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New artificial reef and FAD towers deployed off Perth

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Image: Recfishwest

FISHING for Perth metro pelagics is set for a breath of new life according to Recfishwest with the successful instalment of two steel reef towers in late December and mid January, which will boost fishing opportunities for fishers over the summer months.

The reef towers differ from the concrete reef frameworks currently installed off Dunsborough, Bunbury and Mandurah and those planned for deployment in Esperance, Exmouth and Dampier. The towers are the first steel artificial reef structures, with a different layout and construction to the demersal reefs, and on a much larger vertical scale. 

The purpose built reefs are an impressive 12.5m high, 10m long and 7.8m wide and each reef weighs a massive 70 tons.

The reef towers have been specifically designed to not only house demersal fish species but namely to attract an array of pelagic top-water fish in a similar way to traditional-style FADs. The lattice-like steel upper part of the reef will provide structure and concentrate small baitfish, attracting predatory pelagics which are expected to turn up fairly quickly.

The purpose built design will also allow demersal species to shelter amongst the large base structure with its various shapes, crevasses and vertical profile however it will take longer for demersal species to turn up in any great numbers.

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Image: Recfishwest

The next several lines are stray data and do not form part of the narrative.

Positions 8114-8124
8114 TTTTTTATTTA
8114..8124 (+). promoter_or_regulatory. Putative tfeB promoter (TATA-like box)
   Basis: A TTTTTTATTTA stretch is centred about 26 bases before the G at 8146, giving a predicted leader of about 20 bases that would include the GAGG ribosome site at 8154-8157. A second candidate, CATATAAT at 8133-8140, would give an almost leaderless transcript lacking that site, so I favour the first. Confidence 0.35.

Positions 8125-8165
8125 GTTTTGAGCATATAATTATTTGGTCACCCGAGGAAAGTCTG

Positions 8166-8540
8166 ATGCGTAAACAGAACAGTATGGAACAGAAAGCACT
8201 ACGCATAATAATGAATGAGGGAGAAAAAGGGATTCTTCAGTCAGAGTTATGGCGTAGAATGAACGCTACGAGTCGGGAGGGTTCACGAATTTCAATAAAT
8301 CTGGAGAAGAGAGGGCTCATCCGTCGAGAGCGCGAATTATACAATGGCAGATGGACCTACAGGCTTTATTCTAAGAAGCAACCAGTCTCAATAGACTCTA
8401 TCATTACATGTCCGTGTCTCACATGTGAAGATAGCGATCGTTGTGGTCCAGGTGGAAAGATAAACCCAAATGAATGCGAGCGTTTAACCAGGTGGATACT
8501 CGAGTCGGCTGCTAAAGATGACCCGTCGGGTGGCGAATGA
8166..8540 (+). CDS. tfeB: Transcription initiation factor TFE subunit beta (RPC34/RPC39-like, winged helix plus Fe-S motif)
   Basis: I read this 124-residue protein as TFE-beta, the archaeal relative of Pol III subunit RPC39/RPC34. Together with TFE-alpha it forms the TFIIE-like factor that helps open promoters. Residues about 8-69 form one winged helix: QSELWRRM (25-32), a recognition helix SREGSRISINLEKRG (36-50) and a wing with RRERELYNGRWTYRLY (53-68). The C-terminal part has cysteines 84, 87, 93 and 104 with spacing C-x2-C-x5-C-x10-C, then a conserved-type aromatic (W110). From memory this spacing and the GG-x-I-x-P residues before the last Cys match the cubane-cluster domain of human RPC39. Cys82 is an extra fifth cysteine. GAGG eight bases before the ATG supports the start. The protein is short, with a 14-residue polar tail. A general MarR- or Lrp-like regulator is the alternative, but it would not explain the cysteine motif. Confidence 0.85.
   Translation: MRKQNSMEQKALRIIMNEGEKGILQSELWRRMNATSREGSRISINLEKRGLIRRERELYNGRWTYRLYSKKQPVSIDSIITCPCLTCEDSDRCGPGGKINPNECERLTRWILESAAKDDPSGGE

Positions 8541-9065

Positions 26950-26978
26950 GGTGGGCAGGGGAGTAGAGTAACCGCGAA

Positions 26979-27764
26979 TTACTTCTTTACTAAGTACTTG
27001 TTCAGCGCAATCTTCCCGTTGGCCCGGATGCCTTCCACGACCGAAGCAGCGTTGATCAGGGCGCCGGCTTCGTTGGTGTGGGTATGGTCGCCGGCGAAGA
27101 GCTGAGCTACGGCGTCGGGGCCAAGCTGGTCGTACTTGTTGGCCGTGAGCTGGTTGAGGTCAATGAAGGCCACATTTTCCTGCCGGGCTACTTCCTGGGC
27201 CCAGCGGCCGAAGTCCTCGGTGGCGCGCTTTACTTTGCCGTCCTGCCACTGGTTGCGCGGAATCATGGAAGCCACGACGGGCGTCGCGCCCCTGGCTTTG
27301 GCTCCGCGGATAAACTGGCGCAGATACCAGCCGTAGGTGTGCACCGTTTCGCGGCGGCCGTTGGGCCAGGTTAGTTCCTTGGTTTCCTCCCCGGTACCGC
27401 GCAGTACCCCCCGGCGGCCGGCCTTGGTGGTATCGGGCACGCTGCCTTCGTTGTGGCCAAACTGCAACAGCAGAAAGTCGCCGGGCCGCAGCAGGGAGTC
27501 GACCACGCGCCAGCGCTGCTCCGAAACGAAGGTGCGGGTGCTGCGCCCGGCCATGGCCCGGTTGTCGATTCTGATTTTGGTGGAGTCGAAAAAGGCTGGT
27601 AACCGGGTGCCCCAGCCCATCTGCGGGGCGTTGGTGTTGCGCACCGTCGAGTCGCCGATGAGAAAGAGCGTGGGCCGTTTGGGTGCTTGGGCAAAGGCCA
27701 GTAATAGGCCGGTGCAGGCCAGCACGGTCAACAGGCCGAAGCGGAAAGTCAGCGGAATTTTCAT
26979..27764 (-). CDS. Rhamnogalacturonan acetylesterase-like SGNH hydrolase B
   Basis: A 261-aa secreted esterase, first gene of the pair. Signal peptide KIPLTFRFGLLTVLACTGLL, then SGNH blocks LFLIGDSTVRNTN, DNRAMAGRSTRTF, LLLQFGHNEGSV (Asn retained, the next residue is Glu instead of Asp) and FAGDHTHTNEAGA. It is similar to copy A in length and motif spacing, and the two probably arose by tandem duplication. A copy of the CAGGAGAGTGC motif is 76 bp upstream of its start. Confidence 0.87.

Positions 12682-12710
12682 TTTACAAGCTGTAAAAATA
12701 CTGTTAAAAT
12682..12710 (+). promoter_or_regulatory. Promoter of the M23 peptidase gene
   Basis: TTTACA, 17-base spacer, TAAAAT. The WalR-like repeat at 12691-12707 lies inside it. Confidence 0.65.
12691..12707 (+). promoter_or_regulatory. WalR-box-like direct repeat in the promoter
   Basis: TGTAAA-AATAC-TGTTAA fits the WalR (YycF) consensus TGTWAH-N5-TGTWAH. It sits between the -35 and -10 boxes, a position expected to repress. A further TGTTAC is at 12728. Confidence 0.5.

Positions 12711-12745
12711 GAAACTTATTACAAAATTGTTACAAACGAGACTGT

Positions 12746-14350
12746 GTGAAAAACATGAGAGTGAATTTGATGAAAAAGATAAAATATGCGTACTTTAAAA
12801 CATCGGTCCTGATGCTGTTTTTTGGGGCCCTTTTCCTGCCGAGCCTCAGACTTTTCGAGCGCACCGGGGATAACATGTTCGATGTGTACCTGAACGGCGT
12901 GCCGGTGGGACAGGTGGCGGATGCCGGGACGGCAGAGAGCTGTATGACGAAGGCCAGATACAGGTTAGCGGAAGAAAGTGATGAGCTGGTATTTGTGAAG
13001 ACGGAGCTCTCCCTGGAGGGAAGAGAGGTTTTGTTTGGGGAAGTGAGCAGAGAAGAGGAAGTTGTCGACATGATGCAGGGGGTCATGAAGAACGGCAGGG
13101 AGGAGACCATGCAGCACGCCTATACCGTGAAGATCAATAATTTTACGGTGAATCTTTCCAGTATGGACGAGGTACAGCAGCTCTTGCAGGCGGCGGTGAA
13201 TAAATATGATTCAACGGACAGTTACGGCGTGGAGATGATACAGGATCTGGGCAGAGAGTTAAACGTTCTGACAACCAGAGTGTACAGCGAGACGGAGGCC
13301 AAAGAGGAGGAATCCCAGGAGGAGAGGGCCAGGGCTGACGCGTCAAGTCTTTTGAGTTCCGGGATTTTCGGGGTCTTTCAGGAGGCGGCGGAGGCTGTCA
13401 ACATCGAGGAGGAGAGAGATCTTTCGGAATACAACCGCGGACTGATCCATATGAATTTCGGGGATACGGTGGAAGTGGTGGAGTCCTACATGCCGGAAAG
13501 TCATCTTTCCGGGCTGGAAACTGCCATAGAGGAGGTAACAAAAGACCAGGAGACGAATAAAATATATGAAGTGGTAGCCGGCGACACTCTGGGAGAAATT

The steel lattice structure provides a complex habitat with variations in temperature, shade and hydrological effects such as current. The curved steel plates on the tower promote upwelling and the surfaces of the structure can be colonised by macro-algae, sponges and corals to favour a variety of different species and higher abundances of fish.

The wide range of habitats influenced by the reef towers will hold a good variety of fish species, with pelagics such as samson fish, yellowtail kingfish, salmon, spanish mackerel and tuna all expected to turn up at the reef as well as demersal species such as pink snapper, dhufish and baldchin groper.

There’s also a good chance of King George whiting, skippy, flathead, flounder and even mulloway that are caught in the surrounding areas. All of these species have been encountered on the established South West artificial reefs but other species such as yellowfin tuna and bonito are also expected to make an appearance.

The reef towers will be located in “the paddock” between Garden Island and Rottnest Island, see below for coordinates.

Tower 1: 32° 07′ 527” South, 115° 27′ 998” East (depth: 44.3m)

Tower 2: 32ᵒ 07′ 461″ South, 115ᵒ 26′ 978″ East (depth: 45m)

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(Co-ordinates shown on map are wrong but general location is correct. Use the co-ordinates above the map as they are correct)

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